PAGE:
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JODY HOLTON: They are not ignoring you; they can’t hear you

Many medical conditions can affect your hearing health.

Treatment of these and other hearing losses can often lead to improved or restored hearing. If left undiagnosed and untreated, some conditions can lead to irreversible hearing impairment or deafness.

If you suspect that you or your loved one has a problem with their hearing, ensure optimal hearing healthcare by seeking a medical diagnosis from a physician.

Three million children under the age of 18 have some hearing loss, including four out of every 1,000 newborns. So, every parent and caregiver should be watchful of the signs of hearing loss in their child and seek a professional diagnosis. Hearing loss can increase the risk of speech and language developmental delays.

The most common cause of hearing loss in children is otitis media, the medical term for a middle ear infection or inflammation of the middle ear. It happens frequently during swim season.

This condition can occur in one or both ears and primarily affects children due to the shape of the young Eustachian tube (and is the most frequent diagnosis for children visiting a physician).

When left undiagnosed and untreated, otitis media can lead to infection of the mastoid bone behind the ear, a ruptured ear drum, and hearing loss. If treated appropriately, hearing loss related to otitis media can be alleviated.

Age-related hearing loss (presbycusis) is the loss of hearing that gradually occurs in most of us as we grow older. It is one of the most common conditions affecting older and elderly adults.

Approximately one in three people in the United States between the ages of 65 and 74 has hearing loss, and nearly half of those older than 75 have difficulty hearing.

Having trouble hearing can make it hard to understand and follow a doctor’s advice, respond to warnings and hear phones, doorbells and smoke alarms. Hearing loss can also make it hard to enjoy talking with family and friends, leading to feelings of isolation.

Tinnitus is the medical name indicating ringing in the ears, which includes noises ranging from loud roaring to clicking, humming or buzzing. Most tinnitus comes from damage to the microscopic endings of the hearing nerve in the inner ear.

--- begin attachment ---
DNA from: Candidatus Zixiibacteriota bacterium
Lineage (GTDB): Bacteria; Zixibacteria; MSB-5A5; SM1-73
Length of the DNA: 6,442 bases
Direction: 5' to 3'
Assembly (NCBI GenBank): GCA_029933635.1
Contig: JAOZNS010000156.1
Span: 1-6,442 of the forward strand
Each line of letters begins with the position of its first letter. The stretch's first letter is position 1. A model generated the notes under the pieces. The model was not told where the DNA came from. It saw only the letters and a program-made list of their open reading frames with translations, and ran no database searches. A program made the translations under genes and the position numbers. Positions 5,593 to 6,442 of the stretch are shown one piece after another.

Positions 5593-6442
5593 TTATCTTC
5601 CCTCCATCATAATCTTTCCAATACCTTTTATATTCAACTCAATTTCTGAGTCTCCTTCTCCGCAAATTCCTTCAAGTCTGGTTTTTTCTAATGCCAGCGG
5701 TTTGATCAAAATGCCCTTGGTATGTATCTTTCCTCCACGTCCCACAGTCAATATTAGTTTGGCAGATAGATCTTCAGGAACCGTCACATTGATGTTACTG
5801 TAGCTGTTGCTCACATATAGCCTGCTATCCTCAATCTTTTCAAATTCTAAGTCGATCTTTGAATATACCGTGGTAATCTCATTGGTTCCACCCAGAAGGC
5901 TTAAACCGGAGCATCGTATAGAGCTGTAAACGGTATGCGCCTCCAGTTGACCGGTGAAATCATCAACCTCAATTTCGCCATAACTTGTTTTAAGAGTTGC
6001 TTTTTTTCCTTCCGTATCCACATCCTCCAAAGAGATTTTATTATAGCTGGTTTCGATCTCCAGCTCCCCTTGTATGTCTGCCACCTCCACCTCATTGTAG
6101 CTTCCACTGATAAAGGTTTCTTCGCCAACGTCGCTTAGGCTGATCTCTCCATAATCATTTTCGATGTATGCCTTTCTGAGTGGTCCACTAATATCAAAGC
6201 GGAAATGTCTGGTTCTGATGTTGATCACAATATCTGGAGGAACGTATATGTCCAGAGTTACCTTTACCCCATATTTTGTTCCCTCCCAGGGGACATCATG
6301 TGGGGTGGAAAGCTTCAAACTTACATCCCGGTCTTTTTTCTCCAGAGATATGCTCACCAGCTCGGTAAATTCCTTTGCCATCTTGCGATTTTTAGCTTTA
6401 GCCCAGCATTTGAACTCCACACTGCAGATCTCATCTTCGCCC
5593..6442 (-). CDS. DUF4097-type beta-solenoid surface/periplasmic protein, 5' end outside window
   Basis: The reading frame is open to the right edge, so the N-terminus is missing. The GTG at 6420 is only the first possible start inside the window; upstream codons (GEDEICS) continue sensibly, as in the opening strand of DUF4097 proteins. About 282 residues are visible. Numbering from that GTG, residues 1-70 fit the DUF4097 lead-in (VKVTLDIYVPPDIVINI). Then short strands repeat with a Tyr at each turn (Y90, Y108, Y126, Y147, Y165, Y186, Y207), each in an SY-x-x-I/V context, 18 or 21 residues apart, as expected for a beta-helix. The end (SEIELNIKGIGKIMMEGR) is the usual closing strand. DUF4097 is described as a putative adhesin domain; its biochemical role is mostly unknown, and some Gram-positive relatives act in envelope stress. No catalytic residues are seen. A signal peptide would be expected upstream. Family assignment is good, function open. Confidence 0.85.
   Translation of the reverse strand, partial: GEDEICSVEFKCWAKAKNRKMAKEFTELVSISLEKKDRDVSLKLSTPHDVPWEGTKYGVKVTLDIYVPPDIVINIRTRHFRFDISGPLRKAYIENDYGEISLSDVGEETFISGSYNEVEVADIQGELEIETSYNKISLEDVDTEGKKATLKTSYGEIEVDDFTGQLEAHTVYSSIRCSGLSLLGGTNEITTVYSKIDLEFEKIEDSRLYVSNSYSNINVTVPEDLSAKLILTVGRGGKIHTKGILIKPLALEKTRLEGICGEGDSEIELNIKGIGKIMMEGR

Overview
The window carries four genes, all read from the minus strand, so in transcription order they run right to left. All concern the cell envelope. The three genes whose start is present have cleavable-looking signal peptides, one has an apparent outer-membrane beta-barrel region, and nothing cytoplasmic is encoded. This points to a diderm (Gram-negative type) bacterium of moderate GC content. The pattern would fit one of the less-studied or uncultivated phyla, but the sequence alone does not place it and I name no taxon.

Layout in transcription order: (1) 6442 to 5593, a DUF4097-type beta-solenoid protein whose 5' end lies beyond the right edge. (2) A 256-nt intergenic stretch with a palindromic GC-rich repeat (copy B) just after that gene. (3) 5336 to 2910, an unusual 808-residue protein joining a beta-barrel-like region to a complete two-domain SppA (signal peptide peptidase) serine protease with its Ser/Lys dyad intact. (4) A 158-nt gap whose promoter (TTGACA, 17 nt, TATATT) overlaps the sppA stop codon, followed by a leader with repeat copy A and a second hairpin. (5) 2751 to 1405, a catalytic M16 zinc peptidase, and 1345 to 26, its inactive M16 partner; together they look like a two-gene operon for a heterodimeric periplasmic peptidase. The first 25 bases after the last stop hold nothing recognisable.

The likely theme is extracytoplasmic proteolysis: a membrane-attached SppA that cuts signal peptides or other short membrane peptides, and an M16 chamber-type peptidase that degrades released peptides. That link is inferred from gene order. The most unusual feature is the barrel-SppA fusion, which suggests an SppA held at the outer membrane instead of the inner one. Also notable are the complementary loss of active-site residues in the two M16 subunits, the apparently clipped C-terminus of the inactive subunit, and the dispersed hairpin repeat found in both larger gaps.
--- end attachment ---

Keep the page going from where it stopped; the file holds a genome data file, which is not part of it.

The health of these nerve endings is important for acute hearing, and injury to them brings on hearing loss and often tinnitus. Hearing nerve impairment and tinnitus can also be a natural accompaniment of advancing age.

Exposure to loud noise is probably the leading cause of tinnitus damage to hearing in younger people. Medical treatments and assistive hearing devices are often helpful to those with this condition.

Conditions that affect all ages are swimmer’s ear or otitis externa. One of the most common and easily treatable causes of hearing loss is accumulated earwax.

Excessive earwax can be a chronic condition best treated by a physician. Autoimmune inner ear disease (AIED) is an inflammatory condition of the inner ear.

Knowing symptoms of AIED is important: sudden hearing loss in one ear progressing rapidly to the second and continued loss of hearing over weeks or months, a feeling of ear fullness, vertigo, and tinnitus.

A perforated eardrum is a hole or rupture in the eardrum, a thin membrane that separates the ear canal and the middle ear. The amount of hearing loss experienced depends on the degree and location of perforation. Sometimes a perforated eardrum will heal spontaneously; other times surgery to repair the hole is necessary.

Never, EVER, stick anything into the ear to clean it. This can result in a painful injury, infection, and hearing loss.

Take care of your ears, leave treatment to your doctor and stay healthy my friends.

Jody Holton writes about health for Port Arthur Newsmedia. She can be reached at jholton3@gt.rr.com.